Jump to content


Welcome to the eG Forums!

These forums are a service of the Society for Culinary Arts & Letters, a 501c3 nonprofit organization dedicated to advancement of the culinary arts. Anyone can read the forums, however if you would like to participate in active discussions please join the Society.

Photo

Sweet Tea


  • Please log in to reply
4 replies to this topic

#1 joiei

joiei
  • participating member
  • 1,817 posts
  • Location:midtown - Indian Territory

Posted 14 August 2007 - 07:52 PM

This piece by Jeffrey Klineman on Slate is coming close to the religion of Sweet Tea. And he introduces the piece by talking about my cousin Boo, clickety here

Drinking sweet tea is one of the oldest and most exceptional Southern traditions. As Dolly Parton's character in Steel Magnolias puts it, it's the "house wine of the South"—a clear, orange-to-red tinted tea brewed from six or seven Lipton or Luzianne tea bags, poured hot onto a cup or more of sugar or a pool of simple syrup, and then diluted into a gallon pitcher in the fridge. It's served over a mound of ice in a huge glass—so cold that you can watch your napkin drown in a puddle of condensation.

And there are undeclared wars at the local dinner on the grounds as to who has the best sweet tea. I know, I have watched them transpire on the grounds of Hickory Hammock Baptist Church. And my great great grandfather is buried in the churchyard behind the church. So the ladies have been fighting over whos is best for many years.

Southerners, of course, have a taste for sugar that is demonstrably stronger than what you find up North. We like our pecan pie and pralines sweet enough to make the dentist cringe. All of the major soda companies—the Coca-Cola Co., PepsiCo, Dr Pepper—started in the South. Bourbon, that sweetest of whiskies, is from Kentucky. A mint julep, that classic Southern cocktail, is basically a whiskey'd up sweet tea, with mint, ice, simple syrup, and booze.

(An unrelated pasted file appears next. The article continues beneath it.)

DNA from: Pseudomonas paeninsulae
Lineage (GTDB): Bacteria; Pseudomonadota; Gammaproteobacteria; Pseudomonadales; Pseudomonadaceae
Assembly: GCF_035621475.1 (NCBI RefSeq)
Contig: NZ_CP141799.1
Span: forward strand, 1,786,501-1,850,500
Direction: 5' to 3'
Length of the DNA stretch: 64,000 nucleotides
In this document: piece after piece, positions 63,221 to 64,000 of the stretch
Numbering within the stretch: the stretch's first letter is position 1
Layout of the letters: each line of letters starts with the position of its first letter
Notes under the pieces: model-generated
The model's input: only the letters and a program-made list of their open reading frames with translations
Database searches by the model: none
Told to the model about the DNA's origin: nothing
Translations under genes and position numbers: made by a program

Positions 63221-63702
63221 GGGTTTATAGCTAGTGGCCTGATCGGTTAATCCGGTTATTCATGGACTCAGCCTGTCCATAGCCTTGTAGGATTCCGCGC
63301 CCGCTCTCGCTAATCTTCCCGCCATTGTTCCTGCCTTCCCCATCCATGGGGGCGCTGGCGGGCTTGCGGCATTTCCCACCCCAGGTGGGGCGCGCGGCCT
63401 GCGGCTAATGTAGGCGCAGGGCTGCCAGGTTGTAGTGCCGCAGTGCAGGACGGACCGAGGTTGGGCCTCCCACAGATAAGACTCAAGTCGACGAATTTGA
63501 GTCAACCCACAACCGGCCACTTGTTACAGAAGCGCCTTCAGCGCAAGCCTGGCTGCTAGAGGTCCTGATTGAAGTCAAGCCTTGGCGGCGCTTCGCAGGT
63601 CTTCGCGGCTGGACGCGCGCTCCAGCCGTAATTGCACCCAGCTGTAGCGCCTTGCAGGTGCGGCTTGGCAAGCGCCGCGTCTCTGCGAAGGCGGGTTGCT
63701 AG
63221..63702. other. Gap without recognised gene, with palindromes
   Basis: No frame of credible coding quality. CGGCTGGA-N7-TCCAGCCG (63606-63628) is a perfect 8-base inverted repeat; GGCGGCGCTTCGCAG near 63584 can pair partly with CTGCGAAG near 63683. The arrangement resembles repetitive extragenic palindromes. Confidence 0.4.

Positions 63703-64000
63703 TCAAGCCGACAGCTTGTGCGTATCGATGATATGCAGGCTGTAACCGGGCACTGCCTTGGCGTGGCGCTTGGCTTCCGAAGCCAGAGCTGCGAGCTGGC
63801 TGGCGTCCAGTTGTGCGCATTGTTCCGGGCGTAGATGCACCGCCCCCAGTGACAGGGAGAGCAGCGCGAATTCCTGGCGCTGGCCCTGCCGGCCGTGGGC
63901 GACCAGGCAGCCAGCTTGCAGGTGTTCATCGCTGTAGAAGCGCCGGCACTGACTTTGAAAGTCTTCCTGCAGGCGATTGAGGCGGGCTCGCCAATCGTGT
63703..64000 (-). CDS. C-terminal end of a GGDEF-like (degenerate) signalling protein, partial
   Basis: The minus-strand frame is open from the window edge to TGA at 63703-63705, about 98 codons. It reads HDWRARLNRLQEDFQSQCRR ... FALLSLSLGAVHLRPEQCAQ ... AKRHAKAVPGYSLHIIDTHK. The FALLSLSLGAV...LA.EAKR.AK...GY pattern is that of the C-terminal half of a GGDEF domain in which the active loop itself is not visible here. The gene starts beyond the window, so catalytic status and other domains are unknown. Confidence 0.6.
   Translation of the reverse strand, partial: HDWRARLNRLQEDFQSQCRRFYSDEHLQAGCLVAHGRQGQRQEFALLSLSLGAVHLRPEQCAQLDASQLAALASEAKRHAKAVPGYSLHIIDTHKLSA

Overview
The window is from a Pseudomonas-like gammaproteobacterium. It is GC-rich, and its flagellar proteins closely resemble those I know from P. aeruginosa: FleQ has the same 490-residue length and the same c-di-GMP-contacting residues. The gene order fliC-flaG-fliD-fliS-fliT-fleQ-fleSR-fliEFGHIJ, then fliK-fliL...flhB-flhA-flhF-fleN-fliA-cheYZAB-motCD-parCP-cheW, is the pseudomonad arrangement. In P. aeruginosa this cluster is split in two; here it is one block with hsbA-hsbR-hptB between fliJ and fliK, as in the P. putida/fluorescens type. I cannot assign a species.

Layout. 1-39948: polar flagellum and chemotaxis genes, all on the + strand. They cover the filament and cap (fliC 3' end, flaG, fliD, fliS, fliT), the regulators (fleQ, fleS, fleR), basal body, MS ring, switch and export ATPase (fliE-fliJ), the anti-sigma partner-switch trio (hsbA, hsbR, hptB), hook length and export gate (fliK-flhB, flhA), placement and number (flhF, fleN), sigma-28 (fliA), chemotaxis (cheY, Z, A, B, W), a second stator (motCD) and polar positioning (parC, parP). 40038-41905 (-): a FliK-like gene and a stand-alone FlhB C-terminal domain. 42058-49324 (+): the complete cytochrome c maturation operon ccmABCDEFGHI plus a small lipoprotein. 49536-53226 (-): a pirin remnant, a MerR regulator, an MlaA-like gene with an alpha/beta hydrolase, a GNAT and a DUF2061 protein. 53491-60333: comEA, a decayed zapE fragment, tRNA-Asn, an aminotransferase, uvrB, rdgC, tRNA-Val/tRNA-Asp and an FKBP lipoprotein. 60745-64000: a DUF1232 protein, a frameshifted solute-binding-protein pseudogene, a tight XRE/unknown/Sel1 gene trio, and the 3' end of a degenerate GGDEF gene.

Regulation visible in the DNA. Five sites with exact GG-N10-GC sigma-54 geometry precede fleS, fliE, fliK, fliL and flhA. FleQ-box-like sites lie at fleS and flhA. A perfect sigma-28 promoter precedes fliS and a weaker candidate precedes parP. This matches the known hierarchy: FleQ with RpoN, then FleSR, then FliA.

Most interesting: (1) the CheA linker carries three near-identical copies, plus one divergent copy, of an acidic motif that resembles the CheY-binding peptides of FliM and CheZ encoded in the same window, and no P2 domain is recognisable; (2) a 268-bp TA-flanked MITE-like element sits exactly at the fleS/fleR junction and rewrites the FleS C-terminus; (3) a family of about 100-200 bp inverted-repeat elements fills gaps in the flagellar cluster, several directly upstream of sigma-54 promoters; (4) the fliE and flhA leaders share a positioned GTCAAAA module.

While my parents made us drink an unsweetened mint tea blend at home, I strong-armed them into stopping by Po Folks on the way home from baseball practice. A middling Southern-style chain (we didn't know enough to eat at Mary Mac's), known for horrible phonetic misspellings, heavily larded chicken, and, most importantly, sweet tea served in Mason Jars, it was practically the only place I could get hooked up properly—at least, that is, until I began raiding the always-full homemade pitchers in my friends' refrigerators.

My stepdad, bless his heart, so loved his sweet tea. And he loved Po'Folks because they had the best biscuits and the best fried chicken and they had fried fish for my mom. I do miss him and sharing a meal at Po'Folks, even though that is is only time I would ever consider going there.
It is good to be a BBQ Judge.

#2 divalasvegas

divalasvegas
  • participating member
  • 1,036 posts
  • Location:Washington, DC/Northern VA Suburbs

Posted 15 August 2007 - 09:39 AM

I love sweet tea joiei aka "Baptist Table Wine" and the "religion" must be growing when even McDonald's is getting into the act with their rendition of sweet tea. I don't care for it as achingly sweet as I used to but I do still enjoy it and it makes much more sense than trying to sweeten cold, unsweetened tea where your sugar just ends up in a little pile at the bottom of your glass. I especially like it when combined with homemade lemonade (lemonade MUST be equal parts tart and sweet) by pouring the sweet tea over ice first and then gently pouring the lemonade over that to make an Arnold Palmer. I like to leave the drink unstirred or maybe softly stirred once or twice so I get to enjoy the sweet tea, then the Arnold Palmer, and finally the lemonade. :smile:

Edited by divalasvegas, 15 August 2007 - 09:53 AM.

Inside me there is a thin woman screaming to get out, but I can usually keep the Bitch quiet: with CHOCOLATE!!!

#3 Alchemist

Alchemist
  • participating member
  • 922 posts
  • Location:NYC

Posted 03 March 2009 - 01:28 PM

Sweet tea!!! Lipton, Luzianne or Red Diamond? Are there political or regional biases?

Thanks,

Toby



A DUSTY SHAKER LEADS TO A THIRSTY LIFE

#4 Alchemist

Alchemist
  • participating member
  • 922 posts
  • Location:NYC

Posted 04 March 2009 - 07:23 AM

So I am planning to make a cocktail using sweet tea at The Patterson house, in Nashville, and am going to go with Luzianne. Is using a tea that sounds so much like Louisiana here in Tennessee
a mistake?

Thanks



A DUSTY SHAKER LEADS TO A THIRSTY LIFE

#5 bettylouski

bettylouski
  • participating member
  • 4 posts

Posted 05 March 2009 - 09:11 AM

So I am planning to make a cocktail using sweet tea at The Patterson house, in Nashville, and am going to go with Luzianne.  Is using a tea that sounds so much like Louisiana here in Tennessee
a mistake?

Thanks

View Post


I prefer Red Diamond myself, and for TN it's closer to the source (Birmingham) .